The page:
It’s Saturday morning at 8 a.m. and the mental health first aid training in Washington, Connecticut, is packed. There are teenagers, grandparents, and people from all over the county.
All the participants in the class are standing in a line, holding cards with physical and mental diseases on them. They’re supposed to arrange themselves in order of severity of the disability, with gingivitis on one end and severe dementia on the other. Sprinkled in there are people holding cards like moderate anxiety, bipolar disorder, and schizophrenia.
This exercise is supposed to teach people to think of mental illness like any other disease. Severe depression stands next to metastatic breast cancer. Mild depression and osteoarthritis are down at the other end of the room.
Everyone is here to get certified in mental health first aid. The course is eight hours long. It’s a mixture of lectures, role playing, and exercises.
By the end of the class, people learn what mental illness looks like, how to reach out to someone in a crisis, and where to get help.
Valerie English Cooper teaches the training. She says we should think of mental health first aid in the same way we think of CPR: You don’t need to be a doctor, or a psychiatrist, to save someone’s life.
“A cardiologist isn’t going to be there when someone is having symptoms of a heart attack, but a community member might be.”
She says these kinds of trainings offer communities the rare chance for people to help their neighbors get healthy before they turn to drugs.
“If we can support individuals who are struggling in some way, if we can intervene early and get people the support and connection they need, that might help stave off an addiction and overdose."
John Simoncelli is a drug and alcohol counselor in Litchfield County. He says that because Litchfield is a smaller, more rural county, it doesn’t get as much attention - or help - in battling the opioid crisis. But the county needs it.
“If someone is in need in a more rural area, it really limits their need to access that care. So if they live in a place like Falls Village or Goshen or Salisbury, one of these places that's remote and in the Northwest Corner, and they need mental health services, who do they call and how do they get there?”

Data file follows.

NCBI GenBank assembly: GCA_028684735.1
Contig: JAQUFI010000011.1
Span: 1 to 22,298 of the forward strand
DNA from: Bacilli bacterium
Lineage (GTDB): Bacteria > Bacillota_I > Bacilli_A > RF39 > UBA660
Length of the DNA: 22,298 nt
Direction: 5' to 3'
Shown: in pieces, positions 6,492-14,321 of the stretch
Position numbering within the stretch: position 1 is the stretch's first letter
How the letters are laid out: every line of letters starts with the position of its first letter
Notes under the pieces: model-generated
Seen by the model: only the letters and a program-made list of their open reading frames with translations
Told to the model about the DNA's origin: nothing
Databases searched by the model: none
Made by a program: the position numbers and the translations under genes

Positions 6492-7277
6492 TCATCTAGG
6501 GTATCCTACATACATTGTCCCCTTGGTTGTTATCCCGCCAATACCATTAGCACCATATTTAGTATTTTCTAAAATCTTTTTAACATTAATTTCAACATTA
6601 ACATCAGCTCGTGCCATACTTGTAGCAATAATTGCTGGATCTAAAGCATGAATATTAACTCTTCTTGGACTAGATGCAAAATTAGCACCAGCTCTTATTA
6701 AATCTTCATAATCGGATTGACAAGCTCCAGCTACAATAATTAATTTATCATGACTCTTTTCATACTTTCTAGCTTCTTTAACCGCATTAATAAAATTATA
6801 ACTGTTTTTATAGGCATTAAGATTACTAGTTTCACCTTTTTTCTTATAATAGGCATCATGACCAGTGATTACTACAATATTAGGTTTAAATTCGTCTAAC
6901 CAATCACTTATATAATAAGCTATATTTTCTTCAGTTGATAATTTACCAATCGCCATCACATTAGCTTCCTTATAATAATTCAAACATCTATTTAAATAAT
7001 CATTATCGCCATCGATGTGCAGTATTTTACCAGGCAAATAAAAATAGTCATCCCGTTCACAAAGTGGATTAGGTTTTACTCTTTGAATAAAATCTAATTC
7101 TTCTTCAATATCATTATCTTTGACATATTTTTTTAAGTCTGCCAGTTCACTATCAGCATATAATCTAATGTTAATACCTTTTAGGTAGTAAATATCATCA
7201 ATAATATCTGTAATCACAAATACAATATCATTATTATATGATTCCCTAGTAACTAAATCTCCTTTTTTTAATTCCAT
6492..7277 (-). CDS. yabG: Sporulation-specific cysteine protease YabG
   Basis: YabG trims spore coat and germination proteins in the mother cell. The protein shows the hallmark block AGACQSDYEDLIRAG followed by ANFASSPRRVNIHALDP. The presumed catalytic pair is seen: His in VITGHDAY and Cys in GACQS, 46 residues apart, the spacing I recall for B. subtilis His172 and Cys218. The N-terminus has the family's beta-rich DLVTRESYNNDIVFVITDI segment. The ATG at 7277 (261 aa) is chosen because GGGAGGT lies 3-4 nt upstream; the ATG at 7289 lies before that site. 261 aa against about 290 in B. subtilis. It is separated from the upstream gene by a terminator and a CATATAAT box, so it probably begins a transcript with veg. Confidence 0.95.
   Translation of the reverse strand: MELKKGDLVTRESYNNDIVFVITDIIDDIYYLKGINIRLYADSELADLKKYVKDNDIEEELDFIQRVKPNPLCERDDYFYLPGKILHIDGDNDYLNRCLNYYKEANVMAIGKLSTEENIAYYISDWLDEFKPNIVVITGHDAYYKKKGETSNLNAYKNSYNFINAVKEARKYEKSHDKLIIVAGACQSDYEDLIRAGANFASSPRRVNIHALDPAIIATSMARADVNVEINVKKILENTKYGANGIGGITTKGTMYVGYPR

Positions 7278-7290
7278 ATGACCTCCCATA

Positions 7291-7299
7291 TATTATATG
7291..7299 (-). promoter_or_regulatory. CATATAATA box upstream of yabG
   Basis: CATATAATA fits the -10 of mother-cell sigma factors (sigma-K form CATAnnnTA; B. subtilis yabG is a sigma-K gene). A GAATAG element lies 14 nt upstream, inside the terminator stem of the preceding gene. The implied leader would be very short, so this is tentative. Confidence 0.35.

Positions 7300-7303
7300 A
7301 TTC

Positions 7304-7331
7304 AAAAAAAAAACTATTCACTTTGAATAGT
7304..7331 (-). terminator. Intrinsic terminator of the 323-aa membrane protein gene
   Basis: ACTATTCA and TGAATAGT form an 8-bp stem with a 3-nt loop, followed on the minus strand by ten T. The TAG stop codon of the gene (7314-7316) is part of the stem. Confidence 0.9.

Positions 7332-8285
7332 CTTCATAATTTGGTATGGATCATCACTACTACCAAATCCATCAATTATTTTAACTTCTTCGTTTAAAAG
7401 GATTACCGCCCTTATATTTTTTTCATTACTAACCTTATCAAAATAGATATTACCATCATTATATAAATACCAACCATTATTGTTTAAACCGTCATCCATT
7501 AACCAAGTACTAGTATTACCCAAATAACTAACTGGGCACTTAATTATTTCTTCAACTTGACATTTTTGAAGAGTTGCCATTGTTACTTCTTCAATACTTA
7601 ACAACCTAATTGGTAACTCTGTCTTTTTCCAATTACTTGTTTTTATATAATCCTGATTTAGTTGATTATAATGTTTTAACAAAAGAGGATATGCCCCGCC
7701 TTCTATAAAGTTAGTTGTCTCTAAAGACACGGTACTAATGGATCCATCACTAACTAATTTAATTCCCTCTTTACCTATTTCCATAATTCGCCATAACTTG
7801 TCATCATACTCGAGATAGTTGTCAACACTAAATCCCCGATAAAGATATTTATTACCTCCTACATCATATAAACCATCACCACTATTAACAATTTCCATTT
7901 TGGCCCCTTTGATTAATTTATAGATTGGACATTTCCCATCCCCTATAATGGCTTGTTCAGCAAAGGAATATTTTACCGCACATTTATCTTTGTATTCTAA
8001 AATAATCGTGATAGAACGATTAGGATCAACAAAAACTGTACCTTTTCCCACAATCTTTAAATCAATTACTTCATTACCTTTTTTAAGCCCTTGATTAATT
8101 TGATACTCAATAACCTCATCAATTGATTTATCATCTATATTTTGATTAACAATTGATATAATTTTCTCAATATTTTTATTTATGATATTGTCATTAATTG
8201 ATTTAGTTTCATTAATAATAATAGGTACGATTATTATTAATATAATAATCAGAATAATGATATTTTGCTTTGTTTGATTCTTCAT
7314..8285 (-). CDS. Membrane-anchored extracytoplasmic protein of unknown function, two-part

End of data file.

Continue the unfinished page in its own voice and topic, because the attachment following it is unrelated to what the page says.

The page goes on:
Both Simoncelli and English Cooper see the opioid epidemic and mental health care as two sides of the same coin.
“We know that what drives addiction are some underlying causes, like trauma or undiagnosed mental health illness like depression or anxiety. So in order to adequately treat addiction we need to treat those underlying causes.”
Simoncelli runs a private practice in Torrington. He’s been a drug and alcohol counselor for more than ten years, years that have seen big changes in the field.
“It's gotten worse everywhere. So the opiate problem has been a problem throughout the entire country, and in Litchfield County it has certainly gotten worse.”
But Simoncelli says there are some silver linings to that increase. For years, someone with a substance abuse disorder couldn’t enroll in a mental health treatment facility.
“You know, I say all the time that the one good thing coming out of the opioid crisis is that people are starting to pay attention to mental health. And they're no longer separating mental health and addiction.”
That may be true. But President Donald Trump has a budget that proposes cuts of almost $326 million in mental health and substance abuse prevention programs. Programs like the one Valerie English Cooper leads in Litchfield County.
So far, English Cooper and her peers have trained a thousand people in Litchfield County, or a little over one person per square mile. That’s admirable, but she says there’s still much to be done, and only 12 months left to do it. The federal grant runs out next September. Until then, she’ll be holding these trainings, regularly.
To find upcoming trainings, visit Mental Health Connecticut.